“If the court in Citizens United opened a door,” wrote Supreme Court Justice Stephen Breyer, “today’s decision may well open a floodgate.” But his was the dissenting opinion in the Supreme Court’s 5-4 ruling that strips back prohibitions on how much money people can give to candidates.
The New York Times called it “a sequel of sorts” to the highly controversial Citizens United ruling.
Senator Sheldon Whitehouse, a staunch advocate for campaign finance reform in the other direction, said in an email, “This is a step in the wrong direction for democracy. With these limits now gone, wealthy donors will be able to give millions of dollars directly to candidates and political parties. Money is getting more and more of a voice in Washington, while the voices of hardworking American voters matter less and less in our elections.”
But Sam Bell, who is running for Gordon Fox’s seat in the House, said there’s at least some evidence that our democracy can survive without limits on campaign donations from individuals. Here’s what he wrote in an email:
Campaign finance laws will be completely gone soon enough. But I’d like to offer some words of comfort: Things are pretty bad right now. Big money already controls our politics. Sure, it’s going to get worse. But honestly, this is a battle we’ve already lost. Before you get too discouraged, I encourage everyone to take a look at Oregon and Virginia.Oregon is a moderately blue state, one that Obama won by twelve points. Virginia, he won by 3 points. Democrats control the Oregon state legislature and governorship. In fact, Oregon was one of the first state legislatures to elect a progressive as Speaker (current US Senator Jeff Merkley). Democrats have the governorship and a razor-thin majority in the Virginia Senate, although the House is solid red. Compared to other swing states, that’s actually not so bad, especially considering Virginia only holds its elections in odd-numbered years, where Democrats are at an even worse turnout disadvantage. Those states aren’t such horror stories. And yet both of them have no campaign finance restrictions whatsoever. Corporations can actually give money directly to candidates. So even when things get much, much worse, all hope is not lost.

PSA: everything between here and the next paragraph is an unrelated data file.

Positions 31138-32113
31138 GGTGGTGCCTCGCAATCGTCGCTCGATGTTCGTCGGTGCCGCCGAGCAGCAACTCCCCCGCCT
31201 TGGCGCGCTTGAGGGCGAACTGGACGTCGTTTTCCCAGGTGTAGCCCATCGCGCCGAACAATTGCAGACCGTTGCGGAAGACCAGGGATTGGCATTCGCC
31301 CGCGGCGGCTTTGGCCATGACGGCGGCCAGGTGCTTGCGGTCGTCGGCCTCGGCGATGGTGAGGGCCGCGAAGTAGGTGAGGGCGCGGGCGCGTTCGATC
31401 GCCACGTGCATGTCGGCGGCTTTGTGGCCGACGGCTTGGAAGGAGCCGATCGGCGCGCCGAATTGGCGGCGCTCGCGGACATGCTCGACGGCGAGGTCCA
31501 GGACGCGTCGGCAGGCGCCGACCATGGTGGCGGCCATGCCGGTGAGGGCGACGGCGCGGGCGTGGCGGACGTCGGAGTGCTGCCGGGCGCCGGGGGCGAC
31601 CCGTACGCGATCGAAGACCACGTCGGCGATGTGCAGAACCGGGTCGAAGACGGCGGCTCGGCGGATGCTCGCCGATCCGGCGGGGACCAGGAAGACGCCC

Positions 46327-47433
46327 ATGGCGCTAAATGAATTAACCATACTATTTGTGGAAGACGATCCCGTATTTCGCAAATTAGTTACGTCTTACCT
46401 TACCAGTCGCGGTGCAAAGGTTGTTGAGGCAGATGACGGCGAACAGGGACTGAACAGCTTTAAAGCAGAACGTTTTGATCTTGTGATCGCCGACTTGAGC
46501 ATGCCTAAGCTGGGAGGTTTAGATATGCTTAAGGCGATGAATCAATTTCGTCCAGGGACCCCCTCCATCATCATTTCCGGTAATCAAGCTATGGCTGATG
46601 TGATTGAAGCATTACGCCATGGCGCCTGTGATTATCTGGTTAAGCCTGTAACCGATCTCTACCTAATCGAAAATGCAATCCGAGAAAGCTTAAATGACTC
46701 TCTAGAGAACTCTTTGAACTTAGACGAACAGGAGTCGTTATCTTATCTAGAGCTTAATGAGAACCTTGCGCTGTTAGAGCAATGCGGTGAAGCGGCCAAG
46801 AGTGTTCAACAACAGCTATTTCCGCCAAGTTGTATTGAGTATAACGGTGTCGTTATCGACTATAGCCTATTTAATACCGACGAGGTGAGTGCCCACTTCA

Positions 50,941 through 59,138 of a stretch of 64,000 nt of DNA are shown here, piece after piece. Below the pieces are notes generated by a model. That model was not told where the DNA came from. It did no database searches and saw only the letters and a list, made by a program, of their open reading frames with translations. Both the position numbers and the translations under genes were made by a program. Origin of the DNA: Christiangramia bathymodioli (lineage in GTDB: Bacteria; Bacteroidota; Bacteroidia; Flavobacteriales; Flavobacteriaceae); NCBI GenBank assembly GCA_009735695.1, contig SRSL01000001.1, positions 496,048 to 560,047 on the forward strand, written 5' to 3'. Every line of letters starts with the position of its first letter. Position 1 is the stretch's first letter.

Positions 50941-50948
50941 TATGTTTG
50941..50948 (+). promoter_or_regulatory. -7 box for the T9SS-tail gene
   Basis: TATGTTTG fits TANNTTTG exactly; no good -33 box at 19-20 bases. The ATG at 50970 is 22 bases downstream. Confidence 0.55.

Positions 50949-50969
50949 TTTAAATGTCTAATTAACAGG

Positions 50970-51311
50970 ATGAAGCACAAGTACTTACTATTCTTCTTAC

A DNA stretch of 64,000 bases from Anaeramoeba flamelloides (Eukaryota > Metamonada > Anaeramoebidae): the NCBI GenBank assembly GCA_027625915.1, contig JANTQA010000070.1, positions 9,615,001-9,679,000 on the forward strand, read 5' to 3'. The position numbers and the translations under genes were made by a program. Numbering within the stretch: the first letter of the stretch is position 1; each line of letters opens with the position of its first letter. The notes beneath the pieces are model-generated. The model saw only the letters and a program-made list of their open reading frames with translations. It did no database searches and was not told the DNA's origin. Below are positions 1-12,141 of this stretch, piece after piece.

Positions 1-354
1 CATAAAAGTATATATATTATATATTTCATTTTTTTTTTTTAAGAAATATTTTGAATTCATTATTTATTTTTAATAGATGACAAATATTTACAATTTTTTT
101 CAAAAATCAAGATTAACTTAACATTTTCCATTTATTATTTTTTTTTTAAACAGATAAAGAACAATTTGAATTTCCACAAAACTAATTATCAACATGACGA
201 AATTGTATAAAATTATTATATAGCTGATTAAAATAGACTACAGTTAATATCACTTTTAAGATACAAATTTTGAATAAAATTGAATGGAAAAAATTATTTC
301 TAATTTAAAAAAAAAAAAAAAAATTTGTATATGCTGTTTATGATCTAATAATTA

In total, 12 states have no limits on the amount of money individuals can give to candidates. They are: Alabama, Indiana, Iowa, Mississippi, Missouri, Nebraska, North Dakota, Oregon, Pennsylvania, Texas, Utah and Virginia. See how all the state handle it here.